On April 21, 27-year-old Carlos Adrián Ingram-López was killed by police in Tucson, Arizona. This week, his family and friends gathered for a vigil to honor his life.
The solemn event came as the Tucson Police Department released a video and a new report detailing his death, following an investigation. In it, they found several examples of police misconduct: Ingram-Lopez died after being cuffed on the ground for 12 minutes, his mouth covered with a spit guard—all while he pleaded for his grandmother and told officers repeatedly that he couldn’t breathe.
Police were called to Ingram-Lopez’s grandmother’s house because he was behaving “erratically” and shown later to be intoxicated. However, according to parts of the report cited by KGUN9 News, the officers should have been prepared to deal with “excited delirium,” which can cause “overheating and rapid heartbeat.” Ingram-Lopez showed clear signs of excited delirium and they should have been aware of his physical distress when he called out for water, had trouble breathing and said, plainly, that he couldn’t breathe.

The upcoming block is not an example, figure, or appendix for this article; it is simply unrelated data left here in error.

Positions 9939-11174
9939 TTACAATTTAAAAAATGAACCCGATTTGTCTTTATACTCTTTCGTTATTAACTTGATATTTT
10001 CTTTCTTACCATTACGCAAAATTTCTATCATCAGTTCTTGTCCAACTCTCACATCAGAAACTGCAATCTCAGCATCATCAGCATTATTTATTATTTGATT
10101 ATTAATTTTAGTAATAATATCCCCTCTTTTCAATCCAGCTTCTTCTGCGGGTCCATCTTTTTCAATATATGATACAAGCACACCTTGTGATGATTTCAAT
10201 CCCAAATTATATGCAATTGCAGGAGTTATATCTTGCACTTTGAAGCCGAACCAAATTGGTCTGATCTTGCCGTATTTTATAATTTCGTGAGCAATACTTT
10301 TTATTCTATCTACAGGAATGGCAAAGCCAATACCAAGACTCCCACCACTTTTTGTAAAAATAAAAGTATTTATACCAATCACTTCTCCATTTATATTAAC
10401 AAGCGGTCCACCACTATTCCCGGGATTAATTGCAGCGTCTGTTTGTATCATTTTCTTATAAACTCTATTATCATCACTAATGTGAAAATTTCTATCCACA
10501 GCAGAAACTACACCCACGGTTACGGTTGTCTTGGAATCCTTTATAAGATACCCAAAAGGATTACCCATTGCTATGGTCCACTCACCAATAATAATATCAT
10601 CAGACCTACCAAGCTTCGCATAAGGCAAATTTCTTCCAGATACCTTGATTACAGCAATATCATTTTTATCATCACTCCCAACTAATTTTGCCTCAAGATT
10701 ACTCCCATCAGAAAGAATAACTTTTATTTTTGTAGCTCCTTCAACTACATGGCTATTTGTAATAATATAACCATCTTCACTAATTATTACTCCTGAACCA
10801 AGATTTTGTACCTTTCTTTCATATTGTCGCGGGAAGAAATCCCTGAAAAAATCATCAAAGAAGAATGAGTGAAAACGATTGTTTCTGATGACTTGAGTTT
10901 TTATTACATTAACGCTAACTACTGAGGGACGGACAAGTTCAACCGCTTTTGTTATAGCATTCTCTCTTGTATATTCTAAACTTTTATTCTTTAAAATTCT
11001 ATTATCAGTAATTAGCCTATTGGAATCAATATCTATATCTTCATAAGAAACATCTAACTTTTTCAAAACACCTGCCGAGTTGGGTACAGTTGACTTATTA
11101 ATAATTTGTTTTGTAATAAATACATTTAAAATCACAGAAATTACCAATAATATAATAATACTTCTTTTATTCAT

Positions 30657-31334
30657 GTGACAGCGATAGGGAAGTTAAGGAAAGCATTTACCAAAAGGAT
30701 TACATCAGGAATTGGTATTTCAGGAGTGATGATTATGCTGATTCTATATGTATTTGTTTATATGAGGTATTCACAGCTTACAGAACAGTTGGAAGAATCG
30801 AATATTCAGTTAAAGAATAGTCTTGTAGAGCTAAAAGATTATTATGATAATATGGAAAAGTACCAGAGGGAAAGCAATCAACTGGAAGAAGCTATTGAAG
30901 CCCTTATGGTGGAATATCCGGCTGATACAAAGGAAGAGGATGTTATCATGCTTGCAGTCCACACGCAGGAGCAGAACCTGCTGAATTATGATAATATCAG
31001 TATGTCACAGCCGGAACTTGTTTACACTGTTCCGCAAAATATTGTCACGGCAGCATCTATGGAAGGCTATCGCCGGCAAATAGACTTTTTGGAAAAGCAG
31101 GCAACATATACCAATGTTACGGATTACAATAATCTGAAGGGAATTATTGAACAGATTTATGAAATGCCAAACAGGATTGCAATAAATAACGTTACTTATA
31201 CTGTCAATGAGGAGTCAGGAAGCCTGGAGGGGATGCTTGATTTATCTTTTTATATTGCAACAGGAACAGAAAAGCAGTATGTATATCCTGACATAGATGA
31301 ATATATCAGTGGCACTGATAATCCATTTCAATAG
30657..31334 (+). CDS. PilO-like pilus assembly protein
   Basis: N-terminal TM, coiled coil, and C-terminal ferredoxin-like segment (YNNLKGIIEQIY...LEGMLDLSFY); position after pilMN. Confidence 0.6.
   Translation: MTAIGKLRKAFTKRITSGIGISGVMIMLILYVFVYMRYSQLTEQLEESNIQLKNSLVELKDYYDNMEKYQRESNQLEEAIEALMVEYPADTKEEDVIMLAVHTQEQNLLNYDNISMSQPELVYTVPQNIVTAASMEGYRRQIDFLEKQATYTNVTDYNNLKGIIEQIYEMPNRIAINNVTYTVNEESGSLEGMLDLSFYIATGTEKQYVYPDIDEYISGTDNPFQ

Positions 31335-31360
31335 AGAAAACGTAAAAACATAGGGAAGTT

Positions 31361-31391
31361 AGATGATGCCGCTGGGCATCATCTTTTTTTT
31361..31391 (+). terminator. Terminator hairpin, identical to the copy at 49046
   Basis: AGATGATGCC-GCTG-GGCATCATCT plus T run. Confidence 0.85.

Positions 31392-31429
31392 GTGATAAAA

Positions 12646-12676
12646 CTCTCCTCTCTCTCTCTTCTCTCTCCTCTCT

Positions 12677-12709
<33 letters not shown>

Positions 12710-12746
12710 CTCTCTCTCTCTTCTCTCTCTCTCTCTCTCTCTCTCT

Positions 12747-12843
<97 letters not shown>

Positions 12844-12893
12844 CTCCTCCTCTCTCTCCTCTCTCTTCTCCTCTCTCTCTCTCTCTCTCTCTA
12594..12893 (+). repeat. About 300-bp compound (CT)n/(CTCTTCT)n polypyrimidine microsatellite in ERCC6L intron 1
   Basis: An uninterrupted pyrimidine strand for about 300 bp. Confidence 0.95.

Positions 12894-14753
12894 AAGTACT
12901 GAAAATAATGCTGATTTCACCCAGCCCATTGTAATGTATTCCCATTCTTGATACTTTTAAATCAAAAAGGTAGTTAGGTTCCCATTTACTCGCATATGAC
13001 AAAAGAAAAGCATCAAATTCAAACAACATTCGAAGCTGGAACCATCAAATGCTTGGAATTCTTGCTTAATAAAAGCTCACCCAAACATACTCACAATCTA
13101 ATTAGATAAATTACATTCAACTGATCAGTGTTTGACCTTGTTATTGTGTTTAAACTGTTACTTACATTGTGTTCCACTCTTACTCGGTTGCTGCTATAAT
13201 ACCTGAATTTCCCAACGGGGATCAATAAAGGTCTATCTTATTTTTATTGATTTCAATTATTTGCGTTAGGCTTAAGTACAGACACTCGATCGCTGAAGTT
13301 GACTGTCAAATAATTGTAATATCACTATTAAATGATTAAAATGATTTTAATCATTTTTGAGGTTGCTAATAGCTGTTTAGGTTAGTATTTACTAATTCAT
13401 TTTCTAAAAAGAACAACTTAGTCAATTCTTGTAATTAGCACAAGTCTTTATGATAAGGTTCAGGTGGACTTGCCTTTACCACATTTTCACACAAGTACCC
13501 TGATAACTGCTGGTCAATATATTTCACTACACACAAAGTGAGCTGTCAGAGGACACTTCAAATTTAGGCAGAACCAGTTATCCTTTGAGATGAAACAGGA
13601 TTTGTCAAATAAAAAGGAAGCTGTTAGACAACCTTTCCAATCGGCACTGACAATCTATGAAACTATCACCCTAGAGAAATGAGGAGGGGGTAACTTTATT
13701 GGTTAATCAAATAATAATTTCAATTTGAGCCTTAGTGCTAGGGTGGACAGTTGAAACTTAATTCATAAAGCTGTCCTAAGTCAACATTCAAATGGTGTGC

The report also found that officers should have put Ingram-Lopez in “recovery position” to reduce his physical stress (one police officer who arrived later even asked, “Shouldn’t he be in the recovery position?”). Additionally, while they didn’t put him in a neck hold, one officer kneeled on his back for a period of time. Officers also put a spit sock over his face because “his choking and clearing his throat made them fear he would spit and spread COVID-19.”
The report noted a senior officer on the scene didn’t adequately command and organize the response and concluded that “the officers ignored their training and were unaware or indifferent to Ingram-Lopez’s situation and physical distress.” The case has roiled the police department, with Police Chief Chris Magnus offering to resign on Wednesday after full details emerged. However, Mayor Regina Romero expressed her support of him the next day and said he would stay on the job.
Meanwhile, the report recommends that the officers—Samuel Routledge, Ryan Starbuck and Jonathan Jackson—be terminated. All three have resigned.
The attention around Ingram-Lopez’s death follows the death of George Floyd and lands amid the global movement for Black lives and against police brutality. Despite calls for police defunding and reform, cases of excessive force have continued. Just last week, police in Los Angeles shot and killed Andres Guardado, an 18-year-old who worked as a security officer.